In this podcast, Heather “Mo” Williams, Manager of Solutions Engineering at Ruckus Networks, discusses the history and fundamentals of Wi-Fi, as well as our overly optimistic hopes for 5G technology and the FCC’s wireless policies. To hear this podcast, visit the Community Networks Broadband Bits Podcast.
The US House Energy and Commerce Committee has announced plans to adopt legislation that would invest $80 billion over five years to expand high-speed broadband infrastructure nationwide, to ensure internet affordability, and to enhance digital technology adoption. The House Democratic Plan to Connect All Americans to Affordable Broadband Internet is led by Congressman Frank Pallone Jr (D-NJ), Chairman of the Energy and Commerce Committee, and Congressman James E. Clyburn (D-SC), House Majority Whip and Chairman of the House Democratic Rural Broadband Task Force. To learn more about this important legislation, visit the US House Energy and Commerce Committee website.
Jeff Sural, the Director of the NC Department of Information Technology’s Broadband Infrastructure Office, testified before Congress in Februrary on efforts across the state to address digital inclusion and affordability. The hearing on “Empowering and Connecting Communities through Digital Equity and Internet Adoption” explored the barriers to broadband access and internet adoption. To view the hearing, visit this US House Committee on Energy and Commerce Livestream recording.
With the closure of schools across Western North Carolina, families have been forced to adapt in the face of critical gaps in broadband service, in order to ensure that their students can participate in remote learning. A recent Asheville Citizen-Times article by Brian Gordon examines the impact of these obstacles to online learning in WNC and follows the story of the McGoverns, whose three school-age children have to complete their coursework using the hot spot on their mother’s cellphone. To learn more about how the McGoverns and other families like them are confronting the barriers to broadband access, visit the Asheville Citizen-Times.
Shira Ovide, the writer of the New York Times On Tech newsletter talks to Cecilia Kang, a Times technology journalist, about our country’s unaddressed digital divide, particularly as it affects our rural communities. To read “Why Rural America’s Digital Divide Persists,” visit the New York Times.
The NC Rural Center will host a five-part series on key issues facing rural North Carolina. The first conversation will focus on Broadband accessibility, affordability and inclusion; this panel session will take place on Thursday, 7 May, at 11 am. The panelists include: Jody Huestess, Vice President for Marketing and Customer Care, ATMC; Robert Hosford, Executive Director for Rural Development, USDA; and Jeff Sural, Director of the Broadband Infrastructure Office, NC Department of Information Technology. To learn more about this series and to register for the Broadband session, visit the NC Rural Center website.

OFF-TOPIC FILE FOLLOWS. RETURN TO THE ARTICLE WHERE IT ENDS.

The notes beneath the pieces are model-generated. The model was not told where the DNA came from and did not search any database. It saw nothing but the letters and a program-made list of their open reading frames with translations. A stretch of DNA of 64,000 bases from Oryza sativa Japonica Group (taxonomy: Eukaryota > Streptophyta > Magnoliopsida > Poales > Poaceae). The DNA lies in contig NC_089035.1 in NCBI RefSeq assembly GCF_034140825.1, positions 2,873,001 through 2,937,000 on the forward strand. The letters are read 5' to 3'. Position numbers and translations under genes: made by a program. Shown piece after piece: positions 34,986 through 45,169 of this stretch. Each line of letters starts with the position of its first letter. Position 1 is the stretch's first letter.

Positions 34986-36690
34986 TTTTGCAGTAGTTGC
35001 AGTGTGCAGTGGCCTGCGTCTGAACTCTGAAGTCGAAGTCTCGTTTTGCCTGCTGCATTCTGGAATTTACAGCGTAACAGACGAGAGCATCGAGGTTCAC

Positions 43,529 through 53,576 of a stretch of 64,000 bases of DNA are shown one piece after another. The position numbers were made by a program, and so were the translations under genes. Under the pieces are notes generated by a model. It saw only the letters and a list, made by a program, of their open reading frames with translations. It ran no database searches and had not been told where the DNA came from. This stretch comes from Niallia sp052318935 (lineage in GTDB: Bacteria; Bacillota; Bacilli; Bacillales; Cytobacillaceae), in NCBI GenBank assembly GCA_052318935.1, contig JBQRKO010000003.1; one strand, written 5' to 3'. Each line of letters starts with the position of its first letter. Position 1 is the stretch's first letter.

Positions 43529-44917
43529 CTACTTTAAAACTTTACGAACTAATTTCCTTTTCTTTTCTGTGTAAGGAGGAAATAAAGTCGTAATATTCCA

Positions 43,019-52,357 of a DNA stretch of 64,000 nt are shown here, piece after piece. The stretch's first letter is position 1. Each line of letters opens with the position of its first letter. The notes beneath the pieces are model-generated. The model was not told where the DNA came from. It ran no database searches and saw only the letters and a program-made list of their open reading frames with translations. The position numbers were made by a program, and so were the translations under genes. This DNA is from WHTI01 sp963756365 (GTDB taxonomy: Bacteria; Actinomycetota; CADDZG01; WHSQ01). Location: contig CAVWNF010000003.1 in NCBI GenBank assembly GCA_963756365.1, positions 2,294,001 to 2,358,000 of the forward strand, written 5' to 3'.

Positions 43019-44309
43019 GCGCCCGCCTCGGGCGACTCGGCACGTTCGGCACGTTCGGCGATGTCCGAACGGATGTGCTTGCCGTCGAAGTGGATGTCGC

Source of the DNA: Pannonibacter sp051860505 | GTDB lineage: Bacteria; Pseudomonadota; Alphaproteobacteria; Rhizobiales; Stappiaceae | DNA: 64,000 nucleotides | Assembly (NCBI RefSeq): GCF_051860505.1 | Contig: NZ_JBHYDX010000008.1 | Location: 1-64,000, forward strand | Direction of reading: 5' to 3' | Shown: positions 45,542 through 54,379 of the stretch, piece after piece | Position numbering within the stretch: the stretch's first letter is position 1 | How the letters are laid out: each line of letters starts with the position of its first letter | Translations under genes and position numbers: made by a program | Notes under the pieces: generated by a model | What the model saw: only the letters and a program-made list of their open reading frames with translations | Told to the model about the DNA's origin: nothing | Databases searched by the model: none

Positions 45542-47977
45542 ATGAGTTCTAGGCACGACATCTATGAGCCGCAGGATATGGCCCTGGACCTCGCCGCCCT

As we have observed and posted several times on our blog, one of the most common barriers to expanded and improved broadband access is the high cost of putting in the necessary infrastructure, particularly in regions of the country where the population density is low and the terrain is rough. A federal “dig once” policy–which would allow construction workers to install fiber conduits whenever they are working on federally funded highway, road, and sidewalk projects–would substantively lower the cost of infrastructure build out and would, at the same time, remove a significant barrier for smaller internet service provides, thereby increasing competition in the broadband market. A March 2017 article in Ars Technica explores the history and benefits of a federal dig-once policy. To learn more, visit Ars Technica.
Members of the WNC Broadband Project recently co-authored a opinion piece, “COVID-19 and Broadband in Western North Carolina,” which was published in the paper edition of the Asheville Citizen-Times on Sunday, 12 April 2020. To read a text version of this article, click here.
The shift to remote instruction as a result of the pandemic has exposed the critical problem of unequal access to broadband service across our region. More than 35 percent of students in Madison county lack connectivity, and even in Asheville, where higher population density means better broadband service for many, there are significant numbers of students who still do not have internet access. To respond to this urgent need, the Western Region Education Service Alliance (WRESA) has partnered with the Dogwood Health Trust, to provide internet connection through the distribution of hundreds of digital hotspots to teachers and students. To learn more about this collaborative effort, visit the Mountain Xpress.
The high cost of laying fiber the “last mile” to the home has left many communities without adequate, or any, connection to the internet. This problem has been made even more visible during the COVID-19 pandemic, as families in rural and under-served areas struggled to support their children’s online learning needs or to address their remote work demands. A recent Wall Street Journal article, “A Partisan Debate Emerges Over Internet Dead Zones,” explores the promise, and limits, of 5G technology to meet our growing connectivity requirements, particularly for that last mile. To learn more, visit the Wall Street Journal.